When the three whistles finally sounded at the jam-packed Brisbane Park and a fierce, intense 90 minutes of soccer finally concluded, the world was shocked. Nigeria, a team that hadn’t won two games in a single Women’s World Cup since 1999, shocked Australia, one of the tournament’s favorites and the World Cup’s co-hosts. It was amazing, shocking, eye-opening.

Although Nigeria, affectionately nicknamed the Super Falcons, boasts talented players; Atletico Madrid’s Rasheedat Ajibade, free agent Ashleigh Plumptre, and Barcelona’s Asisat Oshoala all play for the team; they often come up short on the world stage.

However, their recent victory represents not only a turning point for the team but also for the country and women’s soccer in Africa.

Entering the World Cup

The Nigerian women’s team played its first match in 1991 when women’s soccer entered a boom in popularity and income. Since then, the team has dominated African soccer; they have won 11 WAFCONs out of a possible 13.

However, the team frequently hits road bumps when they play outside of Africa. They have never scored more goals than they’ve conceded and rely on conservative, defense-oriented tactics to keep games close. Although the gap between Nigeria and the best of the best is closing, Nigeria is still some steps away from making a deep run for the first time.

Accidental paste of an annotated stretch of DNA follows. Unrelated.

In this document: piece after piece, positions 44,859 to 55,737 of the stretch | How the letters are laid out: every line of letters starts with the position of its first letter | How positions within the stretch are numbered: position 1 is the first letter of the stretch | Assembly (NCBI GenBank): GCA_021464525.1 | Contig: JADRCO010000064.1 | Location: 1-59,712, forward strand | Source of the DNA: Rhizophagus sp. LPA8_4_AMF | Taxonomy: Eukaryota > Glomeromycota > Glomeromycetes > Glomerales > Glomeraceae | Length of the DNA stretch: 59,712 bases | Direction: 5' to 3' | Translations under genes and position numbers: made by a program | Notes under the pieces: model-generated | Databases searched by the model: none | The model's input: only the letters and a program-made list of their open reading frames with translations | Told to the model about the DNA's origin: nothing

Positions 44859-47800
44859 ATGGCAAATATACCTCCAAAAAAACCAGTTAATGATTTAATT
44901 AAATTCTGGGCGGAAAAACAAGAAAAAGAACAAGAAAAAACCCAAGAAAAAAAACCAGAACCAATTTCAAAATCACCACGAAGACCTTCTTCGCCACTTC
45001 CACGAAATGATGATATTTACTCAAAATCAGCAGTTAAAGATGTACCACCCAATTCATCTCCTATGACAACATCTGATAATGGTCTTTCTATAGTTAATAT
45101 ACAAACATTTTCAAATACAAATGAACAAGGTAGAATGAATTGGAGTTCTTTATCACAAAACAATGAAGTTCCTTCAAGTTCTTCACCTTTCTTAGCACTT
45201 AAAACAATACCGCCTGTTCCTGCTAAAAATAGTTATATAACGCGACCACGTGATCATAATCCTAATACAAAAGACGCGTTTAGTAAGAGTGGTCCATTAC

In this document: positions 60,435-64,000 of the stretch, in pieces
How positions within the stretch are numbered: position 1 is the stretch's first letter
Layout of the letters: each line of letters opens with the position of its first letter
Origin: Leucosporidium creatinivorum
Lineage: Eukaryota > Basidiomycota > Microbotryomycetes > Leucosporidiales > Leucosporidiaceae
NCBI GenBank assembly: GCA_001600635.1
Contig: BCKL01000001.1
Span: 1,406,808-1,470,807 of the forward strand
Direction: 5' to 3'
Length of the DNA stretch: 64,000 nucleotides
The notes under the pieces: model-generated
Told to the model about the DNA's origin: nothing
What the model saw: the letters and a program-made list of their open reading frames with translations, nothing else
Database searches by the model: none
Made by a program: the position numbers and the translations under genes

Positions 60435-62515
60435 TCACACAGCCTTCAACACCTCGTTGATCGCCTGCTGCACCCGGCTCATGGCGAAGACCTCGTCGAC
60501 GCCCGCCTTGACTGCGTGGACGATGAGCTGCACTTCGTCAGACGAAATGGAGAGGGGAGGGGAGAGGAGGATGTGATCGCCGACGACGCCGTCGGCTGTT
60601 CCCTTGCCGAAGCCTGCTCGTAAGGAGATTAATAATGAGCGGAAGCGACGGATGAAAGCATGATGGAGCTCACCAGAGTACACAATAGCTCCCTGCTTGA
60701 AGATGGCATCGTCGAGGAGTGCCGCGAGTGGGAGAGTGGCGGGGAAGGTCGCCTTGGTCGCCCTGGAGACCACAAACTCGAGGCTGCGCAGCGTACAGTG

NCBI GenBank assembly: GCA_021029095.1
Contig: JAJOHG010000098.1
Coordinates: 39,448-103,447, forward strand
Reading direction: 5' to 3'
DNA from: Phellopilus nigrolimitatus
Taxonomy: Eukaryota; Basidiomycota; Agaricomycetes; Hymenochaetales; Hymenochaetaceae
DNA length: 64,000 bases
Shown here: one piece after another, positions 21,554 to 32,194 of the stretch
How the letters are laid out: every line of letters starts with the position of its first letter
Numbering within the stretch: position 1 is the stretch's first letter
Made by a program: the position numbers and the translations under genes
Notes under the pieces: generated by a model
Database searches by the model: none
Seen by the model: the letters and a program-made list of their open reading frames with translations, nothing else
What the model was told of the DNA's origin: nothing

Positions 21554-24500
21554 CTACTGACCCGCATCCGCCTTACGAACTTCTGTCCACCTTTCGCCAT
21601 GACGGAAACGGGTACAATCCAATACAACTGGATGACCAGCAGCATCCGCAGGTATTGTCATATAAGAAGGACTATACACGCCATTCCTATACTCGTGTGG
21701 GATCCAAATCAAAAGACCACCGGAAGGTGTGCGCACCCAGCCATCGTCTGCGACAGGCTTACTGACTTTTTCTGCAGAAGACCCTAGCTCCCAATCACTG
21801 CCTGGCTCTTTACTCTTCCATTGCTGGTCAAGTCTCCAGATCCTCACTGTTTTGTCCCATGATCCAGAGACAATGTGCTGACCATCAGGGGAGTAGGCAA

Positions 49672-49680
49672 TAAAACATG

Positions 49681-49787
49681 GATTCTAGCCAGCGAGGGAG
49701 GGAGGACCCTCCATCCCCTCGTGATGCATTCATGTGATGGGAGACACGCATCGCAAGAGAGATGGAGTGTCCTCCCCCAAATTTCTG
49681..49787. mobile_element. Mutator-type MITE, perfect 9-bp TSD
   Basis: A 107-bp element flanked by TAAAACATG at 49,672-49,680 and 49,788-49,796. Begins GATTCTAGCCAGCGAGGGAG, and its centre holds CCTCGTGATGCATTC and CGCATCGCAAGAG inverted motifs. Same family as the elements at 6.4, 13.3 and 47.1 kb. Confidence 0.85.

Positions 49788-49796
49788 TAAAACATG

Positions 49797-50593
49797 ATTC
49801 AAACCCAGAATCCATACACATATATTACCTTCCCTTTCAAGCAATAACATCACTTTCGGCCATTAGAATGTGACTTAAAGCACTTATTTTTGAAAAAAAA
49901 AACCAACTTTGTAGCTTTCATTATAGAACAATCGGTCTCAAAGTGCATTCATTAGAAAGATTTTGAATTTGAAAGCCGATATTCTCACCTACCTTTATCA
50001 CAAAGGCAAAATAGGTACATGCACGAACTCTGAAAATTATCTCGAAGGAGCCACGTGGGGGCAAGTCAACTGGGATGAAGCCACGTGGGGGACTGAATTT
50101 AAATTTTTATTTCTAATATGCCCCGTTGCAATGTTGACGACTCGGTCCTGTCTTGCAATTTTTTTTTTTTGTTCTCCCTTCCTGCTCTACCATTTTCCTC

Despite qualifying for the 2023 Women’s World Cup in Australia and New Zealand, the Nigeria women’s national team has come off as underwhelming under manager Randy Waldrum. In the recent 2022 Women’s Africa Cup of Nations, Nigeria finished second in their group. They barely beat Cameroon in the quarterfinals to qualify for the World Cup before losing in penalties to Morocco (who finished second in the tournament).

A poor showing at the 2023 Women’s Revelations Cup, with two losses to Mexico and Colombia and a solitary win against Costa Rica, only added to the Super Falcons’ uncertainty.

Although wins in friendlies against Haiti and New Zealand restored confidence, a messy opening game draw with Canada worsened it. After the first matchday, Nigeria needed either favorable results from the Canada-Ireland game or a strong performance against Australia to get a strong position in their group.